Bernie Sanders

Gage Skidmore/Flickr (CC BY SA 2.0)

He’s pretty quick for a senator.

A man fainted Wednesday afternoon on stage while Sen. Bernie Sanders (I-Vt.) was giving a speech in New Hampshire ahead of the state’s primary election.

The presidential candidate gasped, “Oh, my god,” after the loud noise forced him to flinch. But what really caught the eye of his livestream viewers was Sanders’ quick response.

After realizing what happened, and as others stood still around him, Sanders dashed to the side of the man, who was being assisted by three people moments after the fall.

It was not immediately clear who the man was, why he collapsed, or if he sustained any injuries because of it. After about 30 seconds on the ground, he got up with a little help before being led out of the room. Standing nearby, Sanders asked for a physician.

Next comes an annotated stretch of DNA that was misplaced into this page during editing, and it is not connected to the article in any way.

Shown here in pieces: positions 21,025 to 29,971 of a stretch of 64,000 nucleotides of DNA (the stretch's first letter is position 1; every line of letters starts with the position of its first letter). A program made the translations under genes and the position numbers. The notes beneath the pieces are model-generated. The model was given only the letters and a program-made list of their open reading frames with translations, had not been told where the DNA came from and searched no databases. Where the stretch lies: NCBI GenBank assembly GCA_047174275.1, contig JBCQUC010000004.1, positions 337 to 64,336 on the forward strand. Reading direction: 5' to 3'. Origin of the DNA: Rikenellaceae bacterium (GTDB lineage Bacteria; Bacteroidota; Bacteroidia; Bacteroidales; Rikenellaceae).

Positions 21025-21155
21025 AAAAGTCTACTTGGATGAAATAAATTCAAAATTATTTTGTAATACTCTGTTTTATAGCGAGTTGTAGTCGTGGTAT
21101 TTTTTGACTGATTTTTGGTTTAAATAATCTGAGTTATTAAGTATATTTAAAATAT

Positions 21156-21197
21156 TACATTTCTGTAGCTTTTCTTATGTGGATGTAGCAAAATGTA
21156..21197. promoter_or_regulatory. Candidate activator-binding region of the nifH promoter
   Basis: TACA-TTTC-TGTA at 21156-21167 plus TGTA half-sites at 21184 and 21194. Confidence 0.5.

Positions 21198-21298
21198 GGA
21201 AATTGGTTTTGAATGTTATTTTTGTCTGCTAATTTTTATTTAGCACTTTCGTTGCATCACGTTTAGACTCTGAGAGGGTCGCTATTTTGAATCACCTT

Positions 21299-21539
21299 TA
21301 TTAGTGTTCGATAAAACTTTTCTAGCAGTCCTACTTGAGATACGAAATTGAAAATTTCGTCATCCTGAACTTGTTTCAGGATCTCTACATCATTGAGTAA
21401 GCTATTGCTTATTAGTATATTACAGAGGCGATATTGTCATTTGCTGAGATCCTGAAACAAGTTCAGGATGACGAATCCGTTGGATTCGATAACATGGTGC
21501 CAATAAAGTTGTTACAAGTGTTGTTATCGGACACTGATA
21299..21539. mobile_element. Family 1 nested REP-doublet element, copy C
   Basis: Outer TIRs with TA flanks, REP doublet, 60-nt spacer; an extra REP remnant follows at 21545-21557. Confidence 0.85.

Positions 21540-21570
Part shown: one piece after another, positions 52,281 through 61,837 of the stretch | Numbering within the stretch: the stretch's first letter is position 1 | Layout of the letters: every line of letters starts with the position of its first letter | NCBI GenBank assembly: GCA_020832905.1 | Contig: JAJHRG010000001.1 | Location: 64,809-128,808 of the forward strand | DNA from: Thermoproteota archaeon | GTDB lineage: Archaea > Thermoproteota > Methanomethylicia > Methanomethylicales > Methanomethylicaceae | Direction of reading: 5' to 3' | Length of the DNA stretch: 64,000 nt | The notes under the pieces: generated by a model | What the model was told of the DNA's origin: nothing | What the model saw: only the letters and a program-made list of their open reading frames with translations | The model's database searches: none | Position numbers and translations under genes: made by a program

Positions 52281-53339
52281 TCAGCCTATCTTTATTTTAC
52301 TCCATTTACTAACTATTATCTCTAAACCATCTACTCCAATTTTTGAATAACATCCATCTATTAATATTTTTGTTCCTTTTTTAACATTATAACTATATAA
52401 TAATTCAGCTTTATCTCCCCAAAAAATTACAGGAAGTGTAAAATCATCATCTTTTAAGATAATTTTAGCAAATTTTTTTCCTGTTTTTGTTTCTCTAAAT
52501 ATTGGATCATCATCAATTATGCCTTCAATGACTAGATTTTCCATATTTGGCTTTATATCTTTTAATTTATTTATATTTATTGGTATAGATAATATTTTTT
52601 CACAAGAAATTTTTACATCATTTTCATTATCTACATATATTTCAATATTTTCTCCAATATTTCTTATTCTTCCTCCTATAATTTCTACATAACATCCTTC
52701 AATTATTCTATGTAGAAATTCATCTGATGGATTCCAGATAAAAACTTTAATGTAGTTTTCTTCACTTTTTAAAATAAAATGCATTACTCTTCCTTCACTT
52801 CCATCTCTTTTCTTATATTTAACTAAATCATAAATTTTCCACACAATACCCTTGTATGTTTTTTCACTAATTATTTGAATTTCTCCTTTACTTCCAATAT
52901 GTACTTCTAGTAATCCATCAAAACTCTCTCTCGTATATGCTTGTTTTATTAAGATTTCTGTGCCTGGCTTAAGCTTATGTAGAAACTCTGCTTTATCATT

Moments before the fall, Sanders was discussing his support for gun safety legislation. “I may well have lost an election in 1988 running for Congress because I said military-type assault weapons should not be sold in the United States,” he said. “The gun people said, ‘you can vote for anybody, don’t vote for Bernie Sanders.’”

The fall happens one minute into the livestream.

With the New Hampshire primary quickly approaching next Tuesday, Republican and Democratic candidates are canvassing the state top to bottom, each trying to distinguish themselves from their opponents. 

Wednesday afternoon, that crusade seeped online, where Sanders and Clinton exchanged blows via Twitter while challenging one another’s progressivism. 

Click here to find out how to watch the last-minute Democratic debate in New Hampshire on Thursday night.  

H/T Frank Thorp V | Photo via Gage Skidmore/Flickr (CC BY SA 2.0)

Dell Cameron

Dell Cameron

Dell Cameron was a reporter at the Daily Dot who covered security and politics. In 2015, he revealed the existence of an American hacker on the U.S. government's terrorist watchlist. He is a co-author of the Sabu Files, an award-nominated investigation into the FBI's use of cyber-informants. He became a staff writer at Gizmodo in 2017.

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